Ongoing changes in consumer demand and technology are forcing organisations of all sizes and industries to adapt the way they work. Many have introduced customer experience as a function and discipline to better understand the needs of consumers and improve customer journeys and touchpoints with their brands.
To get closer to the consumer, customer experience teams often leverage voice-of-the-customer programmes, surveys, and research to surface key consumer insights and areas for experience improvement.
However, what happens next is a common pitfall of many organisations: These customer journey requirements fall into disparate team siloes, subject to varying departmental prioritisation and criteria. While some parts of the journey may be delivered and optimised (for example, the user interface of an online account page), downstream touchpoints and backlogs in backend systems and data may still complicate the experience and cause persistent end-user and team frustration.
While customer experience programmes help to improve organisational empathy and visibility into customer needs, the real mark of a customer-centric organisation is not simply customer listening alone. Rather, it’s the way in which strategy, processes, people, technology, and structure all pivot and align to proactively focus on the consumer and more nimbly react to their evolving needs.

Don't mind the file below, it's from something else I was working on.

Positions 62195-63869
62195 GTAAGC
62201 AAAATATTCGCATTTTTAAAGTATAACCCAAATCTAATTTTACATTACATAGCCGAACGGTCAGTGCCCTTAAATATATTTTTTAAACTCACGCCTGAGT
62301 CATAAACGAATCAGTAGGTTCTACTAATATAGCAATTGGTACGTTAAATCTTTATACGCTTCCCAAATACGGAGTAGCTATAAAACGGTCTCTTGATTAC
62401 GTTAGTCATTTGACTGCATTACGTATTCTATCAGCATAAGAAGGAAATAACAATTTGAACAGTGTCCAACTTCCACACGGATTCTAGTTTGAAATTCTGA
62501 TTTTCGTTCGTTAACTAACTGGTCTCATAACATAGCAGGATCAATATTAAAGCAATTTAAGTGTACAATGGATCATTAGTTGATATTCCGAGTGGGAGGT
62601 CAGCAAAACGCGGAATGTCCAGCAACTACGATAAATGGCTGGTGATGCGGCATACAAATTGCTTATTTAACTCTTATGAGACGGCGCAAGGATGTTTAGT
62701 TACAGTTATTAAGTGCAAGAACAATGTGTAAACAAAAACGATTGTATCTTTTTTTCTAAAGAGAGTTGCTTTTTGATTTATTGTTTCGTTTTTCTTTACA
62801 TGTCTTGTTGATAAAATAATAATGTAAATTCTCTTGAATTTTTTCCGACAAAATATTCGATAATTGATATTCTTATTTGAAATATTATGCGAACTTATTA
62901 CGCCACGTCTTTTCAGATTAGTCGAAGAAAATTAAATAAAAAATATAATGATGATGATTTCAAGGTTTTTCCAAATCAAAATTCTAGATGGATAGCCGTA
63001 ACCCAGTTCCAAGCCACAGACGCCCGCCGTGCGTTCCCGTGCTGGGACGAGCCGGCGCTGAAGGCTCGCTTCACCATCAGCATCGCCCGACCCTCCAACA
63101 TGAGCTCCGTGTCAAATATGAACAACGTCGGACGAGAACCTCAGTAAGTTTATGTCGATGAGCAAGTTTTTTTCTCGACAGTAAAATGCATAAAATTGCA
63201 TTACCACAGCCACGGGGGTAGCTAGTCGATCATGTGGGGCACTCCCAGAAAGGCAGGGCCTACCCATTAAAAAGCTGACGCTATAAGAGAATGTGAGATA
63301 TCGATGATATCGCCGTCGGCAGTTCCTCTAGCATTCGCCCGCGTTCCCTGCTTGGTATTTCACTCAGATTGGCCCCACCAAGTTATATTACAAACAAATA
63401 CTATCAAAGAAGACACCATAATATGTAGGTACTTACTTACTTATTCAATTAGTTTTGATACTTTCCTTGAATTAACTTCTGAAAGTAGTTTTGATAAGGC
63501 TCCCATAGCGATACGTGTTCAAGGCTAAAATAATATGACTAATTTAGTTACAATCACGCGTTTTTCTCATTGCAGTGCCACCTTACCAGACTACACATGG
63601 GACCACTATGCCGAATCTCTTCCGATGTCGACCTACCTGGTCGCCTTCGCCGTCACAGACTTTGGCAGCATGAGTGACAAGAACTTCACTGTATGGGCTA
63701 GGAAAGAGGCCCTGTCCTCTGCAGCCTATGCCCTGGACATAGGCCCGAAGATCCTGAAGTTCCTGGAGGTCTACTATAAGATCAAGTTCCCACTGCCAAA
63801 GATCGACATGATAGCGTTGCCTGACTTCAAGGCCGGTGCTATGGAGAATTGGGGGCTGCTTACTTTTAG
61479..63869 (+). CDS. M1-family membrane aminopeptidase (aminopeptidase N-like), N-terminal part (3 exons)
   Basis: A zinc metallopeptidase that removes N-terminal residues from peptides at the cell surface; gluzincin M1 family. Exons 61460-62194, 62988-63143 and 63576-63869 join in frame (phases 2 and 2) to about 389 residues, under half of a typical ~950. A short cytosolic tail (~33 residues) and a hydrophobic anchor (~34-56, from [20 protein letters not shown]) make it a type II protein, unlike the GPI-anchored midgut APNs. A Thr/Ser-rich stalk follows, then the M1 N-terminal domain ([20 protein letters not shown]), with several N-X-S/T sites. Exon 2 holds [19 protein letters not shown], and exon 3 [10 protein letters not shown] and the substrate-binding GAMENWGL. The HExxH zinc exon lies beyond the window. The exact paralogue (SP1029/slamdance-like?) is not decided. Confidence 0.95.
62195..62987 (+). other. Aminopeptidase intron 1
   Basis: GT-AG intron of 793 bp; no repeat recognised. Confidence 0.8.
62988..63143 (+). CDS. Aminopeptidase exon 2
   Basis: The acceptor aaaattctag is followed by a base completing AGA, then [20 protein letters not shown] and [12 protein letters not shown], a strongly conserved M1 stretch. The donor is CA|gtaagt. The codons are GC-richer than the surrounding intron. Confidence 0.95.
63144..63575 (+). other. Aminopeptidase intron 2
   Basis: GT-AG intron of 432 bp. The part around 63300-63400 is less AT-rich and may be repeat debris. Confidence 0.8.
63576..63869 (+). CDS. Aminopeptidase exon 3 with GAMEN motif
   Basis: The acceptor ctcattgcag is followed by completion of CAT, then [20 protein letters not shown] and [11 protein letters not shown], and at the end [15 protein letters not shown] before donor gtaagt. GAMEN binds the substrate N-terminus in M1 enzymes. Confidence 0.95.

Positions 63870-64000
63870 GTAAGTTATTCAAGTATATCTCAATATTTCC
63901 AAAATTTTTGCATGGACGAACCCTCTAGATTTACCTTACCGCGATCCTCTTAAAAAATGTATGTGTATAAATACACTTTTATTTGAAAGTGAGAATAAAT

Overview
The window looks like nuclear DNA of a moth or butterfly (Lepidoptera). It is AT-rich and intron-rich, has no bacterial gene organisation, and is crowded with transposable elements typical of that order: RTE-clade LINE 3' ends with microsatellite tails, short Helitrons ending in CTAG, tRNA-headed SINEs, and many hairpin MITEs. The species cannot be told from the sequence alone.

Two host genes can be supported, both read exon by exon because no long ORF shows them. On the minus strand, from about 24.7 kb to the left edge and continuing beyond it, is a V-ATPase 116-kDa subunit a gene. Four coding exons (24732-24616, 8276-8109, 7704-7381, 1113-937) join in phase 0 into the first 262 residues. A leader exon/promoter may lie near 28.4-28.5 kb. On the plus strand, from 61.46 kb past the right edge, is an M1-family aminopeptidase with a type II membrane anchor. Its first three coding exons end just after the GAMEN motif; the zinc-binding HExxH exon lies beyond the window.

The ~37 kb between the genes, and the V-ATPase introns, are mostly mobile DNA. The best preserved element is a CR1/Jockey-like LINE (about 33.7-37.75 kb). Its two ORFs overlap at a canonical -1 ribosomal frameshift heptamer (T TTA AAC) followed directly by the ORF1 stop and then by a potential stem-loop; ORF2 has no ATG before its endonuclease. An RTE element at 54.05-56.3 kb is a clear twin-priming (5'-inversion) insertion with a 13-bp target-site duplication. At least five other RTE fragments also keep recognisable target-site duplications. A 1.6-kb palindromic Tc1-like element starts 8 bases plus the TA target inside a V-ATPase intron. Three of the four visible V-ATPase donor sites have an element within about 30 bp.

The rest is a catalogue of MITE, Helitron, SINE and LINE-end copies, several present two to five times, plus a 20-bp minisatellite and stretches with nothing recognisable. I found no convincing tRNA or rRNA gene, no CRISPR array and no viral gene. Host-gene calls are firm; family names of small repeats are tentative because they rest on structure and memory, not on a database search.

After all, customers cut across traditional organisational siloes, so why don’t we?
To approach customer experience in a more impactful way, organisations must also improve their agility and ways of working. And while agile certainly isn’t new in business (or even in media and publishing), the concepts of rapid iteration — of constantly listening and adapting to customer feedback and improved collaboration over siloes and hierarchy — should extend far beyond the world of technical developers and digital platforms. It should apply to the entire ecosystem and customer lifecycle that includes R&D, newsrooms, marketing, product, customer service, and distribution.
Given that most customer journeys are cross-functional, organisations can begin to identify improvement opportunities and test various cross-functional, team-based approaches that improve responsiveness, empathy, and customer culture.
For media and publishing companies, the time for agile ecosystems and organisational disruption is now. With traditional print subscription business models waning and media platforms and formats changing — all in competition for consumer attention — companies should look to agile cross-functional teams to explore and launch new products and business models. These will be better able to deliver not just an improved customer experience, but true customer and organisational transformation.